When it appears the will of God has changed or that we might not have perceived it correctly to begin with, we might want to ask ourselves a couple of questions: "How close was I to God when I felt His leading me this way?" Where are we at in our relationship with Him is a good indication of how well we can hear His voice and there with discern His will. "What has changed?" Since I began following what I believed to be His will, what has changed? Did God change what He wants? Has something changed with me? Have I taken my eyes off of what He wants and put them on my wants? Have I grown distant from Him and therefore am being more heavily influenced by the world than by God?
Finding God's will is something we make very difficult when is should be the truth that sets us free. Number one: we must draw near to Him. We cannot hear His voice if we are not close to Him. Number two: we must spend adequate time in prayer, bible study and individual worship. Fifteen minute quiet times are all too often too quiet and become little more than a faint whisper in the midst of our noisy lives. We need to give the necessary time to these areas so that God's influence can be easily heard above the influences of the world in our daily lives. Number three: we need good godly counsel. This is not seeking counsel by going to someone who always agrees with us. Instead, it is asking for the thoughts of someone who walks with God and therefore will be honest and encouraging. Above all we must remember to draw near. Jesus said "If a man remains in me and I in him, he will bear much fruit. Apart from me you can do nothing.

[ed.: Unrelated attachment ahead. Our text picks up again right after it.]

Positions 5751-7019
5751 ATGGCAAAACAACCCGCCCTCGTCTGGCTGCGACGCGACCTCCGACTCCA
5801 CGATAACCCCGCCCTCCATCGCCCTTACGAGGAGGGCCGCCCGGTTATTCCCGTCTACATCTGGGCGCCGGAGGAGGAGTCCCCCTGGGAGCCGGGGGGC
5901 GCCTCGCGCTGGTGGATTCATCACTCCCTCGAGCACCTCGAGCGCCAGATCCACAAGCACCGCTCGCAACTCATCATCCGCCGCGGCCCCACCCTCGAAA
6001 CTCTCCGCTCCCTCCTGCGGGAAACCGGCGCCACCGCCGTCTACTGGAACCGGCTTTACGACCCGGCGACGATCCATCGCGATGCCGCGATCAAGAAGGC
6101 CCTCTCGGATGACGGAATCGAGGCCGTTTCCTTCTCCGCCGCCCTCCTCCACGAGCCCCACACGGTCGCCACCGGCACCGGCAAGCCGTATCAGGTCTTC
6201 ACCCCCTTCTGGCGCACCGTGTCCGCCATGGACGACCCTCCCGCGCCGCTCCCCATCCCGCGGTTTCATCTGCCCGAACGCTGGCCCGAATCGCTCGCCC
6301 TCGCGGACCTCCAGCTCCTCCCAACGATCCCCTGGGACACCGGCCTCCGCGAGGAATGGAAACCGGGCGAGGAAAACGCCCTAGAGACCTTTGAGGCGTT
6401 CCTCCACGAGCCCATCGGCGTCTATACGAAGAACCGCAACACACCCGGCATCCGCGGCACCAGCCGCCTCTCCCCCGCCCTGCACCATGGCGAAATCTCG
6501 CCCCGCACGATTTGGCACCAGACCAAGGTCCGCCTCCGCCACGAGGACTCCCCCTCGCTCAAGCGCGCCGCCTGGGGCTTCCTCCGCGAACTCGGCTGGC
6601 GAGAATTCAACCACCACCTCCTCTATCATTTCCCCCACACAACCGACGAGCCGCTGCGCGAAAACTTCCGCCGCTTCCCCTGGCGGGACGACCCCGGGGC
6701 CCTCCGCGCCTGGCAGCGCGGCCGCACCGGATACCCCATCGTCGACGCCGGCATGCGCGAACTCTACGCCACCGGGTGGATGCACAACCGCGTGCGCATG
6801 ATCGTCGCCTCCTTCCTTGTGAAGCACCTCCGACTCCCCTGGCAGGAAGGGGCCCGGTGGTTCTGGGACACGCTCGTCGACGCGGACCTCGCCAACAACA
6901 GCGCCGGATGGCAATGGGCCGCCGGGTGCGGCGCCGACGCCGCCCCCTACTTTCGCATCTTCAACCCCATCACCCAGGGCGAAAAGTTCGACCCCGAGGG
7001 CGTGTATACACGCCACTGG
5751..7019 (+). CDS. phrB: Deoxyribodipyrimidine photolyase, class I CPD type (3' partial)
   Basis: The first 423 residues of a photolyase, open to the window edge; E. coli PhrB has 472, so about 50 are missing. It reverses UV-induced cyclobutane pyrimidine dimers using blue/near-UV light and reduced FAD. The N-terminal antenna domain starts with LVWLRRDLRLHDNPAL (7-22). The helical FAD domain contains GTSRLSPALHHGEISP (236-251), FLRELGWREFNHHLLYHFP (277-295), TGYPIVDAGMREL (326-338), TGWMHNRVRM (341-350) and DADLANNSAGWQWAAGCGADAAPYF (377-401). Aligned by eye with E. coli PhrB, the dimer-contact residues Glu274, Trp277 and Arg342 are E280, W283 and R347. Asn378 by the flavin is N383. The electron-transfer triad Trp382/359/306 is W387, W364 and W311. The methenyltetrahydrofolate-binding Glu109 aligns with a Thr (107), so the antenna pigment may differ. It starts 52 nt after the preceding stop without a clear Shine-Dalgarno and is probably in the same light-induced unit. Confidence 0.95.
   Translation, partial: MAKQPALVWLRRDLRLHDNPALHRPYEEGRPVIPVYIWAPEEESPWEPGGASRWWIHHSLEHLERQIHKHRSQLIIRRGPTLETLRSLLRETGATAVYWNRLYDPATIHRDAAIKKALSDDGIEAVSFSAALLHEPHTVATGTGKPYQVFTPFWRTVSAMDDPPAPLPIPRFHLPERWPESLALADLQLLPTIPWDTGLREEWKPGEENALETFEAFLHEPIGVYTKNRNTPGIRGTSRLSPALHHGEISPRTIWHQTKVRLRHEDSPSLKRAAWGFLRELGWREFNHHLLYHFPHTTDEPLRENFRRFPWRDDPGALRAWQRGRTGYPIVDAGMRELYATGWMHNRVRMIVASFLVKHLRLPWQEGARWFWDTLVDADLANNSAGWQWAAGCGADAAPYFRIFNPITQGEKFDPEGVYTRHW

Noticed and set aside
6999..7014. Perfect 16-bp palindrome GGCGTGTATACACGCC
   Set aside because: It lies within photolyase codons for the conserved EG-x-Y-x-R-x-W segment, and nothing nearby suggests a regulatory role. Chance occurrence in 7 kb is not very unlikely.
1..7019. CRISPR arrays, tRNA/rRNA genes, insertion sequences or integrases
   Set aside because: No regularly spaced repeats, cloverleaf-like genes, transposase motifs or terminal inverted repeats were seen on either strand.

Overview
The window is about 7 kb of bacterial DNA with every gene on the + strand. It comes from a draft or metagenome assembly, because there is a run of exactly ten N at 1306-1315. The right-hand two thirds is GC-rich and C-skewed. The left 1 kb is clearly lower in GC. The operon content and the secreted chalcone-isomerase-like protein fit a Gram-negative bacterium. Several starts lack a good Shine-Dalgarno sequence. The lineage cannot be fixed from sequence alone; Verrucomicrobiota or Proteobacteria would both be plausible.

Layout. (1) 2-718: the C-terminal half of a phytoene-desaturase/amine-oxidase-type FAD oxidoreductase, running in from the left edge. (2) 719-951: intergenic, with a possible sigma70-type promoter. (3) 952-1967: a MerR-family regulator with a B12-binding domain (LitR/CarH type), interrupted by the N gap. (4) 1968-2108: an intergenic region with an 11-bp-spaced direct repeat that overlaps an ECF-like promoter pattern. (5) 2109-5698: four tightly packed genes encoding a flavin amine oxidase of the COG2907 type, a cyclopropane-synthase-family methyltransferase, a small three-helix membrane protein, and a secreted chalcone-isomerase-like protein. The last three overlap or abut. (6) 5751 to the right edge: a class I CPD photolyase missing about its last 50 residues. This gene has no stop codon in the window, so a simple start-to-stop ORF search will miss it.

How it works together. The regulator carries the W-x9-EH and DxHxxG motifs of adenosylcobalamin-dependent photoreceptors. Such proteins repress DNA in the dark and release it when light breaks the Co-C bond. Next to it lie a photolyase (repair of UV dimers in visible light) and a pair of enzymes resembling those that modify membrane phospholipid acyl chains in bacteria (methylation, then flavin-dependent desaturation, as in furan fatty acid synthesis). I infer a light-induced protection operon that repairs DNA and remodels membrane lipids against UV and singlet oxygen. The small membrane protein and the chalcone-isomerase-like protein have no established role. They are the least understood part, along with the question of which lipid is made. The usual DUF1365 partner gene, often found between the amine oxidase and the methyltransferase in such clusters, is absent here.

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« Reply #38 on: July 15, 2006, 08:35:33 PM »

A Note To The Perfectionist

    I beseech you therefore, brethren, by the mercies of God, that you present your bodies a living sacrifice, holy, acceptable unto God, which is your reasonable service (Rom.12:1).

The God who fashioned you before you existed and knew you while you were within your mother's womb is He who knows both your capabilities and your limitations. He is the manufacturer of your heart and the builder of your life, and in His wisdom, He does not expect you to be anything that you were not created to be.